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|Title:||The relationship of extracurricular activities to academic achievement and educational expectations of adolescents: A cross-national comparison|
|Doctoral Committee Chair(s):||Kleiber, Douglas A.|
|Department / Program:||Recreation, Sport and Tourism|
|Degree Granting Institution:||University of Illinois at Urbana-Champaign|
|Subject(s):||Education, Sociology of
|Abstract:||The purpose of this study was to examine the relationship of extracurricular activities (ECAs) to academic performance and educational expectations among adolescents in two countries, Taiwan, the Republic of China and the United States. The differences in the relationships in question between these two nations were further analyzed.
The surveys were administered in the summer of 1988 for the American sample (chief researchers: Dr. Douglas A. Kleiber and Dr. Glyn Roberts) and the spring of 1991 for the Chinese sample (chief researchers: Dr. He Wann Chou and the author). The U.S. questionnaire consisted of 87 school- and ECA-related questions whereas the Chinese version, derived from the U.S. instrument by back translation method, adopted a shorter 44-item form. A total of 489 American students from three high schools in Champaign County, Illinois, U.S.A. and 577 Chinese students from four senior high schools in Tainan, Taiwan constituted the research samples. One-way, two-way, and four-way analysis of variance, and multiple regression analysis with dummy variables were utilized for data analyses.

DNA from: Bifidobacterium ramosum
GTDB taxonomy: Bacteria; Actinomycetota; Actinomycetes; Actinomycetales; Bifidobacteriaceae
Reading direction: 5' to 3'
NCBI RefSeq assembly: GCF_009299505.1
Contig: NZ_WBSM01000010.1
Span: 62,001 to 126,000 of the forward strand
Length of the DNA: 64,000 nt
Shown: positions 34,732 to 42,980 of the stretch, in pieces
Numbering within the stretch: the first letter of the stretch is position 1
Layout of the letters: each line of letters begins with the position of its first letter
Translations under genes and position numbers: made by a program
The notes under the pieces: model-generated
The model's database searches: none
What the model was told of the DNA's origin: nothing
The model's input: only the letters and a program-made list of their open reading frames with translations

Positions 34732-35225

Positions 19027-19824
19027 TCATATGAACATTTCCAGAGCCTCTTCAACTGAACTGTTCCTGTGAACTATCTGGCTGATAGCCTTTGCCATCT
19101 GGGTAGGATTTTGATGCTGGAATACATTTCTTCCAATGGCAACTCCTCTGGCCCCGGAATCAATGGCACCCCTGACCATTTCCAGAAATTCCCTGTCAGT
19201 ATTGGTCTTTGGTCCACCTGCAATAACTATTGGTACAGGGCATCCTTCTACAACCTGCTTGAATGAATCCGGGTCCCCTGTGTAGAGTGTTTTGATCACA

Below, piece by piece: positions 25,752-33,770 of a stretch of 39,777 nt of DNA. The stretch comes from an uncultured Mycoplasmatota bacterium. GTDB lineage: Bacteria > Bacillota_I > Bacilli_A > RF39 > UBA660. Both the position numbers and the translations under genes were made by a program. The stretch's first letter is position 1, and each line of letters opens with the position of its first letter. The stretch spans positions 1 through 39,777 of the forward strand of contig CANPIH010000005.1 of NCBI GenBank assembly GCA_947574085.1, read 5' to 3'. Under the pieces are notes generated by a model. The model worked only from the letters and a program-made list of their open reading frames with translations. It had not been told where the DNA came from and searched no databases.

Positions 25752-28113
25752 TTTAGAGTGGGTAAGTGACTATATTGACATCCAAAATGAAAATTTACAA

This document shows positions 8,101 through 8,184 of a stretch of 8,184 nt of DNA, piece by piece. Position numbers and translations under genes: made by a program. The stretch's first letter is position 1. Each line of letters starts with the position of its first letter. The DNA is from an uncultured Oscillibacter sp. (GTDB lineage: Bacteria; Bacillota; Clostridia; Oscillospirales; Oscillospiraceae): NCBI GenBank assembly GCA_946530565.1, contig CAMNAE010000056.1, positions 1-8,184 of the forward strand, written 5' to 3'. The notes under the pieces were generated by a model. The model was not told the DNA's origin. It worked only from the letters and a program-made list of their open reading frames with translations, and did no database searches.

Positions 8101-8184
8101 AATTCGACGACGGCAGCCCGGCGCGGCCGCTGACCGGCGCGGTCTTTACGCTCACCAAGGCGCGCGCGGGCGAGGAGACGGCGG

The findings of this specific study revealed that participation in ECAs in general was associated with higher academic performance for both Chinese and American subjects although the difference between activity participants and nonparticipants was greater for American students than for Chinese subjects. For American students, involvement in ECAs also seemed to foster higher educational expectations while for Chinese subjects, educational goals were uniformly high regardless of whether one participated in ECAs or not. Gender played an important role in influencing the relationships in question for Chinese adolescents, whereas socioeconomic status was a salient factor in mediating the associations under study for American youths. At last, the plausible reasons for why the results of this study yielded as such were discussed, and implications for future studies were indicated.
|Rights Information:||Copyright 1992 Wu, Shu-Nui|
|Date Available in IDEALS:||2011-05-07|
|Identifier in Online Catalog:||AAI9215911|
This item appears in the following Collection(s)
Graduate Dissertations and Theses at Illinois
Graduate Theses and Dissertations at Illinois
Dissertations and Theses - Recreation, Sport and Tourism